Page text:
Colonia mixes gloomy historical events with more uplifting fictitious ones. This movie offers more than just entertainment as it informs people around the world about the terrible truth behind the gloomy cult. This movie should be taught, shown and discussed in history and ethics classes, particularly in Germany and Chile. Aside its educational value, the movie convinces with the realistic settings that bring the seventies in Chile back to life. The camera work is precise and intense. The acting performances by a diversified Daniel Brühl, a resilient Emma Watson and a scarily charismatic Michael Nyqvist are outstanding.

    This film deserves more attention than it has gotten so far. This is obviously also the case for the numerous victims of Colonia Dignidad. This movie exemplifies the physical and psychological horrors numerous victims of so many others isolated sects around the world have gone through, still go through and will sadly continue to grow through. Education is a strong tool to make sure this world becomes a better place as we learn from the mistakes of the past. It's our civil duty to speak up against such abominable crimes without any shame. Watch this film, spread the story behind it and recommend it to your friends to honour the victims of this terrible place.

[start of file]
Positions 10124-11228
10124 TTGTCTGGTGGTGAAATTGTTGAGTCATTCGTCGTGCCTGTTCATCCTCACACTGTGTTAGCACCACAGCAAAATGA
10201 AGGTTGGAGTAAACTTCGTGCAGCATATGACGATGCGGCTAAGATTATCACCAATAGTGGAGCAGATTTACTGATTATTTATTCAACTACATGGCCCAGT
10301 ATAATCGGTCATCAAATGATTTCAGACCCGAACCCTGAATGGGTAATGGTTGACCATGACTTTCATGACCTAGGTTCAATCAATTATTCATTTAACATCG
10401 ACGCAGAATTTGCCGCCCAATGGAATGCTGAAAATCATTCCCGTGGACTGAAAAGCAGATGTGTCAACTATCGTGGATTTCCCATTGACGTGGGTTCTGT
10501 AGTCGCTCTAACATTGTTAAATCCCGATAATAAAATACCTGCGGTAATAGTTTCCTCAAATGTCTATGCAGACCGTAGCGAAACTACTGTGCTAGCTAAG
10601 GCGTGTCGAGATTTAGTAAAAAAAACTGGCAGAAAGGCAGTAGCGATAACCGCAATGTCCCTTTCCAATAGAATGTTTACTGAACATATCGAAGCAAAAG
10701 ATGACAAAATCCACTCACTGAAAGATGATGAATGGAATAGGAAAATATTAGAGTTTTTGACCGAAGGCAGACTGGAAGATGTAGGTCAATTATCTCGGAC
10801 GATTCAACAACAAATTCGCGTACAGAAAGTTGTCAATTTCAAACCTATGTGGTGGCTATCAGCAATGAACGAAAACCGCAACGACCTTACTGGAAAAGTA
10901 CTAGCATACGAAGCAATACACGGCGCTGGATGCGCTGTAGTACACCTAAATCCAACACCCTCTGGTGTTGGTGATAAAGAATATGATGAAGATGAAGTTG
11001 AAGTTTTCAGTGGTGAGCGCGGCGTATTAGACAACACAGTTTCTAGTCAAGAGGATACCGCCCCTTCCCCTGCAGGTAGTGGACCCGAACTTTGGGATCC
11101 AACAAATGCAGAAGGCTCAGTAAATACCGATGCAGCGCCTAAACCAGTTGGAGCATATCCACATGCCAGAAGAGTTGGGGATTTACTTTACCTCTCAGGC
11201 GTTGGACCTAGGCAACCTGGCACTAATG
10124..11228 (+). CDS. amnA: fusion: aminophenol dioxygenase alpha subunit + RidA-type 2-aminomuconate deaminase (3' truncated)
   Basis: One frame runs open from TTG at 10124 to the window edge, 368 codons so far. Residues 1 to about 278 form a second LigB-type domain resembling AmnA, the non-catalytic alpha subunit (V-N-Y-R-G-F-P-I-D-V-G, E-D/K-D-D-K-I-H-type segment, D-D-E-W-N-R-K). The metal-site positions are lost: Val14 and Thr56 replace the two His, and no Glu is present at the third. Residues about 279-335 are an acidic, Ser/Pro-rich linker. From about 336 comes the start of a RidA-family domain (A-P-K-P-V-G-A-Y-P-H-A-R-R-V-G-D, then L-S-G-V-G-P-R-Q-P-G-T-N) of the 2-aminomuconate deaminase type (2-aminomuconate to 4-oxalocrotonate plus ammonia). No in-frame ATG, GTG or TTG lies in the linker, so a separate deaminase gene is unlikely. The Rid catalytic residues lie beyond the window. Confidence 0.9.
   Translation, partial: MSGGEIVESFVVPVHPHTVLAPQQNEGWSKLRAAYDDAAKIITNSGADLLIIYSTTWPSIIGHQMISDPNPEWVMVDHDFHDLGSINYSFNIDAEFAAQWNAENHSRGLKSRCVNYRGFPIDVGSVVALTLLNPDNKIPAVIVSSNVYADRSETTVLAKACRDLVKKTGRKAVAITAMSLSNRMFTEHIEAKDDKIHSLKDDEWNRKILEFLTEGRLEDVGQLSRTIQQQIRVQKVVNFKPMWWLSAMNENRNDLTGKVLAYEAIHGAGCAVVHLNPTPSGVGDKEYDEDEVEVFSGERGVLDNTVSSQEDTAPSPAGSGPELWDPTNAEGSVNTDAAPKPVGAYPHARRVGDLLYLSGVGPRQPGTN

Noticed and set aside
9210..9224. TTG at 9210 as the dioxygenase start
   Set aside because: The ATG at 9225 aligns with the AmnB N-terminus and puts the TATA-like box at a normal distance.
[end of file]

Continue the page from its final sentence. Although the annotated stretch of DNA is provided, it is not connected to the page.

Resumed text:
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  • Ford versus Ferrari (2019)

    Ford versus Ferrari is too bland of a title for this amazing movie. International title Le Mans 66 already sounds much better. I would however propose Miles & Shelby: Friendship Through Racing. This is what the movie is all about. There is a lot of competition, culture, drama, hardship and racing in this film but once you have gotten the bigger picture, this movie really is about the friendship between an ambitious constructor and a tough driver.